Court documents released Friday in the so-called “John Doe investigation” into political supporters of Wisconsin GOP Gov. Scott Walker show prosecutors subpoenaed phone-company records and that the probe went deeper than previously known, say conservatives who were targeted.
Attorneys for conservative activist Eric O’Keefe and the Wisconsin Club for Growth point to subpoenas requested by the John Doe prosecutors that sought records from “at least eight phone companies” believed to serve the targets of the investigation, according to The Wisconsin Reporter.
O’Keefe and the club have filed a civil rights suit against the prosecutors, alleging they violated conservatives’ First Amendment rights.
“In fact, Defendants’ submissions confirm and expand upon the scope and intensity of retaliation previously demonstrated,” O’Keefe’s attorney wrote in documents ordered unsealed by the federal appeals court.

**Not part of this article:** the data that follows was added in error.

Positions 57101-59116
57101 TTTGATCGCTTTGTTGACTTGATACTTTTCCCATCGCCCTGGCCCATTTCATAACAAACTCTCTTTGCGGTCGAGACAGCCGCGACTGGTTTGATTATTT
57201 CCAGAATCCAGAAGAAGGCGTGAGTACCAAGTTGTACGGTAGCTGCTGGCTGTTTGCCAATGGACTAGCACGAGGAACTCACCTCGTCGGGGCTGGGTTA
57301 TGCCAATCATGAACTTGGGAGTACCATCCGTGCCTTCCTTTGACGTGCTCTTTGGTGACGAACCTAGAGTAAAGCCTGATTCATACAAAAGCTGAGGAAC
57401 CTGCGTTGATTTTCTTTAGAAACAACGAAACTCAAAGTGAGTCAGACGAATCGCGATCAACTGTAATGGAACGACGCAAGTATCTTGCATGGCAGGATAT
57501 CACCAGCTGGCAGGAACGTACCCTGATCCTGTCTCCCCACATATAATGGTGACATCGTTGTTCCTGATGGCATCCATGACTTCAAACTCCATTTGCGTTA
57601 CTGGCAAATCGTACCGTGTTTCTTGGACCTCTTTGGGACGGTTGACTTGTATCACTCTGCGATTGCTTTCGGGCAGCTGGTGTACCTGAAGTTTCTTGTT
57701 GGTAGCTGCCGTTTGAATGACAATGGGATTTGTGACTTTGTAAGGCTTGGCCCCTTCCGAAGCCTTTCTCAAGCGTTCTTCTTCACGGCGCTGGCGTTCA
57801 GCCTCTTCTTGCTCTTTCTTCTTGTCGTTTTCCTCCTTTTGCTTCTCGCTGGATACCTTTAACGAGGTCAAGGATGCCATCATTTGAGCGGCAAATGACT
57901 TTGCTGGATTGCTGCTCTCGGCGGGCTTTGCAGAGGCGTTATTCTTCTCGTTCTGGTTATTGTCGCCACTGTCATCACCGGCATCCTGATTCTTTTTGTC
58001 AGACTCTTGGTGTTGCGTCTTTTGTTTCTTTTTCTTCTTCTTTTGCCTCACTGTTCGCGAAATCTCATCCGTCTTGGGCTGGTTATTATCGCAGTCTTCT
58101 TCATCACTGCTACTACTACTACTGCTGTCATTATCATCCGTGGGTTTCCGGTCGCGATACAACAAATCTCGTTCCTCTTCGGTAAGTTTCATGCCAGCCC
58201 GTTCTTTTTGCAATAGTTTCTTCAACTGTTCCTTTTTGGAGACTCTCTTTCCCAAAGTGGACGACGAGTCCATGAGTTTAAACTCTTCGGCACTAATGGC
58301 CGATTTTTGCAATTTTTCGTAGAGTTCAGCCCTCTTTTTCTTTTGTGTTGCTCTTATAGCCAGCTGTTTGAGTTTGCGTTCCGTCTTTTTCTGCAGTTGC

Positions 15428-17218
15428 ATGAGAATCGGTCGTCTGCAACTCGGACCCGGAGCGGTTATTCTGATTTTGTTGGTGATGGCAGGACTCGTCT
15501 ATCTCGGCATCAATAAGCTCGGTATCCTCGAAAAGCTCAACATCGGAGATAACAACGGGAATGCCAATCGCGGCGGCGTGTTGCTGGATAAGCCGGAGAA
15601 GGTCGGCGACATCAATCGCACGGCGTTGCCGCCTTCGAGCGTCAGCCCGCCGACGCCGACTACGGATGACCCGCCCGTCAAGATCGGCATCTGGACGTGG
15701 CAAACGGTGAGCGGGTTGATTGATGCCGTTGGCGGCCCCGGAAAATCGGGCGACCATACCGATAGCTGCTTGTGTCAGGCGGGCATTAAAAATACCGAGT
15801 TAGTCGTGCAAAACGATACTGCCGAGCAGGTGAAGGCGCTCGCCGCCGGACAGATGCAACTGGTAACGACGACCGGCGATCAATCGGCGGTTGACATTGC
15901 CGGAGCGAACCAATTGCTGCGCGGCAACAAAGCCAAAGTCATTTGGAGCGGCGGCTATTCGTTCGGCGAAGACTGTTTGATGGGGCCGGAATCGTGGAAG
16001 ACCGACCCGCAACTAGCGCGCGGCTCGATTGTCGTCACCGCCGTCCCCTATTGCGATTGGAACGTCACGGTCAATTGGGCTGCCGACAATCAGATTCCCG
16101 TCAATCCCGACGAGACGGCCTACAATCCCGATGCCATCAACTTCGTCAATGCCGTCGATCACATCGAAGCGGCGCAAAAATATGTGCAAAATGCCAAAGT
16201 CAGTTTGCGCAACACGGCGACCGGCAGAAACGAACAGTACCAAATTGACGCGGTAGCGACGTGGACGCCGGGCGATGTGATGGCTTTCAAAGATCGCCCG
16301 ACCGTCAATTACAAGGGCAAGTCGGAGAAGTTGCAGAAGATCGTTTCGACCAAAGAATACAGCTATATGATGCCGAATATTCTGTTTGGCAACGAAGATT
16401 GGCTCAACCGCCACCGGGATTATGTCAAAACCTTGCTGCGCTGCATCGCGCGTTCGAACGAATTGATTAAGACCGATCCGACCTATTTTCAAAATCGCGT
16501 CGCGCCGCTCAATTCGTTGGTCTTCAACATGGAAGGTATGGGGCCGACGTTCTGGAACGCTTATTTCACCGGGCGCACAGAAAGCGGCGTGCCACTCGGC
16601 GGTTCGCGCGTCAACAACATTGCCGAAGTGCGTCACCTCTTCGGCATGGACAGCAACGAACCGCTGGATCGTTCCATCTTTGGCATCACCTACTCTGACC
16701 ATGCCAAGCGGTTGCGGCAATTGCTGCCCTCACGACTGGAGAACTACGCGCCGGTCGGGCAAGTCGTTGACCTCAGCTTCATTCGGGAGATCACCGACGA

The John Doe proceeding compelled scores of witnesses to testify, and a gag order compelled them to keep their mouths shut or face jail time.
Prosecutors conducted the investigation under the theory that at least 29 conservative organizations may have illegally coordinated with Walker’s campaign during Wisconsin’s partisan political recall elections in 2011 and 2012.
The investigation was conducted by Milwaukee County District Attorney John Chisholm, a Democrat, until a federal judge halted it in May.
The newly released documents show prosecutors’ subpoena requests sought phone records for a year-and-a-half period.
Prosecutors sought “all call detail records including incoming and outgoing calls,” “billing name and information,” “subscriber name and information including any application for service,” and more, according to the conservatives’ court filing.
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